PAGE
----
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Efficacy of iron supplementation on fatigue and physical capacity in non-anaemic iron-deficient adults: a systematic review of randomised controlled trials
  1. Brett L Houston1,2,
  2. Daryl Hurrie3,
  3. Jeff Graham1,2,
  4. Brittany Perija4,
  5. Emily Rimmer1,2,
  6. Rasheda Rabbani5,6,
  7. Charles N Bernstein7,
  8. Alexis F Turgeon8,9,
  9. Dean A Fergusson10,
  10. Donald S Houston1,2,
  11. Ahmed M Abou-Setta5,6,
  12. Ryan Zarychanski1,2,5,6
  1. 1 Department of Internal Medicine, Section of Medical Oncology and Haematology, University of Manitoba, Winnipeg, Manitoba, Canada
  2. 2 Department of Medical Oncology and Haematology, CancerCare Manitoba, Winnipeg, Manitoba, Canada
  3. 3 Applied Health Sciences, Faculty of Kinesiology and Recreation Management, University of Manitoba, Winnipeg, Manitoba, Canada
  4. 4 Department of Internal Medicine, Faculty of Medicine, University of Manitoba, Winnipeg, Manitoba, Canada
  5. 5 George & Fay Yee Centre for Healthcare Innovation, University of Manitoba/Winnipeg Regional Health Authority, Winnipeg, Manitoba, Canada
  6. 6 Department of Community Health Sciences, University of Manitoba, Winnipeg, Manitoba, Canada
  7. 7 Department of Internal Medicine, Section of Gastroenterology, University of Manitoba, Winnipeg, Manitoba, Canada
  8. 8 Population Health and Optimal Health Practices Research Unit, Trauma—Emergency—Critical Care Medicine, CHU de Québec—Université Laval Research Center, Québec City, Québec, Canada
  9. 9 Department of Anesthesiology and Critical Care Medicine, Division of Critical Care Medicine, Faculty of Medicine, Université Laval, Québec City, Québec, Canada
  10. 10 Clinical Epidemiology Program, Ottawa Hospital Research Institute (OHRI); Department of Medicine, University of Ottawa, Ottawa, Ontario, Canada
  1. Correspondence to Dr Ryan Zarychanski; rzarychanski{at}


Objective Iron supplementation in iron-deficiency anaemia is standard practice, but the benefits of iron supplementation in iron-deficient non-anaemic (IDNA) individuals remains controversial. Our objective is to identify the effects of iron therapy on fatigue and physical capacity in IDNA adults.

Design Systematic review and meta-analysis of randomised controlled trials (RCTs).

Setting Primary care.

Participants Adults (≥18 years) who were iron deficient but non-anaemic.

Interventions Oral, intramuscular or intravenous iron supplementation; all therapy doses, frequencies and durations were included.

Comparators Placebo or active therapy.

Results We identified RCTs in Medline, Embase, Cochrane Central Register of Controlled Trials, Cumulative Index of Nursing and Allied Health, SportDiscus and CAB Abstracts from inception to 31 October 2016. We searched the WHO’s International Clinical Trials Registry Platform for relevant ongoing trials and performed forward searches of included trials and relevant reviews in Web of Science. We assessed internal validity of included trials using the Cochrane Risk of Bias tool and the external validity using the Grading of Recommendations Assessment, Development and Evaluation methodology. From 11 580 citations, we included 18 unique trials and 2 companion papers enrolling 1170 patients. Using a Mantel-Haenszel random-effects model, iron supplementation was associated with reduced self-reported fatigue (standardised mean difference (SMD) −0.38; 95% CI −0.52 to −0.23; I2 0%; 4 trials; 714 participants) but was not associated with differences in objective measures of physical capacity, including maximal oxygen consumption (SMD 0.11; 95% CI −0.15 to 0.37; I2 0%; 9 trials; 235 participants) and timed methods of exercise testing. Iron supplementation significantly increased serum haemoglobin concentration (MD 4.01 g/L; 95% CI 1.22 to 6.81; I2 48%; 12 trials; 298 participants) and serum ferritin (MD 9.23 µmol/L; 95% CI 6.48 to 11.97; I2 58%; 14 trials; 616 participants).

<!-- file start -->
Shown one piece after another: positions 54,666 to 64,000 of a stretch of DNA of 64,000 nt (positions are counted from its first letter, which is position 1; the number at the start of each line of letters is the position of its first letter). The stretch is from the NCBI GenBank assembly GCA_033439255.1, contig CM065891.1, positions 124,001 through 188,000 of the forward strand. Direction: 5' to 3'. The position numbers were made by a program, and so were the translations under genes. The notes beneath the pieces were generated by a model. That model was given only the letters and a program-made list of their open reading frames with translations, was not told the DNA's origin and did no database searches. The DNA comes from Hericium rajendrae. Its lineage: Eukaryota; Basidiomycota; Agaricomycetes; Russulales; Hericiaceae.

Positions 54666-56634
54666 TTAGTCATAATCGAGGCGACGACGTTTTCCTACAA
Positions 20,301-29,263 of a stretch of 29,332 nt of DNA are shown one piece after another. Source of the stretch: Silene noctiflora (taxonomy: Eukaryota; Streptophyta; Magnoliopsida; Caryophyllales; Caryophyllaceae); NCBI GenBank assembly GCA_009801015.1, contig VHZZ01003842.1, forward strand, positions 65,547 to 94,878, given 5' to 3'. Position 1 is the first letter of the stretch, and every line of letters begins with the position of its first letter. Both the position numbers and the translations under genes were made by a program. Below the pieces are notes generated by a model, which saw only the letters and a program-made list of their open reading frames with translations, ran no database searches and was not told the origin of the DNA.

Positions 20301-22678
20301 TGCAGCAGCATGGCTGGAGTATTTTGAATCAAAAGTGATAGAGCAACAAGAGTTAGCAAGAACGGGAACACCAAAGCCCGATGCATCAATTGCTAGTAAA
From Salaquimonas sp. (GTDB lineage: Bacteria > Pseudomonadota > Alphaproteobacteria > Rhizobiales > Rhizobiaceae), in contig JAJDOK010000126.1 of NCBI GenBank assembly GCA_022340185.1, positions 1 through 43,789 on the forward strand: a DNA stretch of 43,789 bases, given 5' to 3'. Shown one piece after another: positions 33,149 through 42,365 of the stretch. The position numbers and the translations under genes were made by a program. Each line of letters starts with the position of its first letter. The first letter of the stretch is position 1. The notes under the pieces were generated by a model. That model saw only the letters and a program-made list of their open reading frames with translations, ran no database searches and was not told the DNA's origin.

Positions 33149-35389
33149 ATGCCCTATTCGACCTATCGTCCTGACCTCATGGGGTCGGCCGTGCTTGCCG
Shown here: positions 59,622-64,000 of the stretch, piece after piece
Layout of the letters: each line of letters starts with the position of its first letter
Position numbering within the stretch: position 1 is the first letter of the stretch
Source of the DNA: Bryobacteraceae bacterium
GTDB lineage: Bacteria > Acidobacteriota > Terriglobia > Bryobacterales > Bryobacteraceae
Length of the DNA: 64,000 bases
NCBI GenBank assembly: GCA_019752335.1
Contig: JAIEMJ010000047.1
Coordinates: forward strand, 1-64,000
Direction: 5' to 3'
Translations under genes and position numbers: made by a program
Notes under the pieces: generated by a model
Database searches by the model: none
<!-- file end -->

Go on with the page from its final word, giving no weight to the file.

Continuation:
Conclusion In IDNA adults, iron supplementation is associated with reduced subjective measures of fatigue but not with objective improvements in physical capacity. Given the global prevalence of both iron deficiency and fatigue, patients and practitioners could consider consumption of iron-rich foods or iron supplementation to improve symptoms of fatigue in the absence of documented anaemia.

PROSPERO registration number CRD42014007085.

  • iron deficiency
  • iron supplementation
  • fatigue
  • exercise capacity
  • systematic review

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  • Contributors All authors meet ICMJE criteria for authorship. Two researchers (BH and DH) lead and coordinated all aspects of the review, including but not limited to preparation of the literature search, screening relevant material, data analysis and extraction, interpretation of the results of the meta-analytic procedures, bias investigation and preparation of the final report; three second reviewers (JG, ER, BP) conducted independent screening of relevant material, extracted and analysed data and aided in report preparation; one haematologist/ intensivist (RZ), methodologist (DAF) and anaesthetist/intensivist (AFT) with expertise in systematic reviews provided content expertise and methodological input and resolved disagreement among reviewers; one systematic review expert (AMAS) provided methodological input; two haematologists (DSH and ER), one gastroenterologist (CNB) and one statistician (RR) provided content expertise. All authors were involved in the process of study design and manuscript review.

  • Funding This research received no specific grant from any funding agency in the public, commercial or not-for-profit sectors.

  • Competing interests None declared.

  • Patient consent Not required.

  • Provenance and peer review Not commissioned; externally peer reviewed.

  • Data sharing statement We are submitting (in our manuscript and supplementary files) all planned data analyses.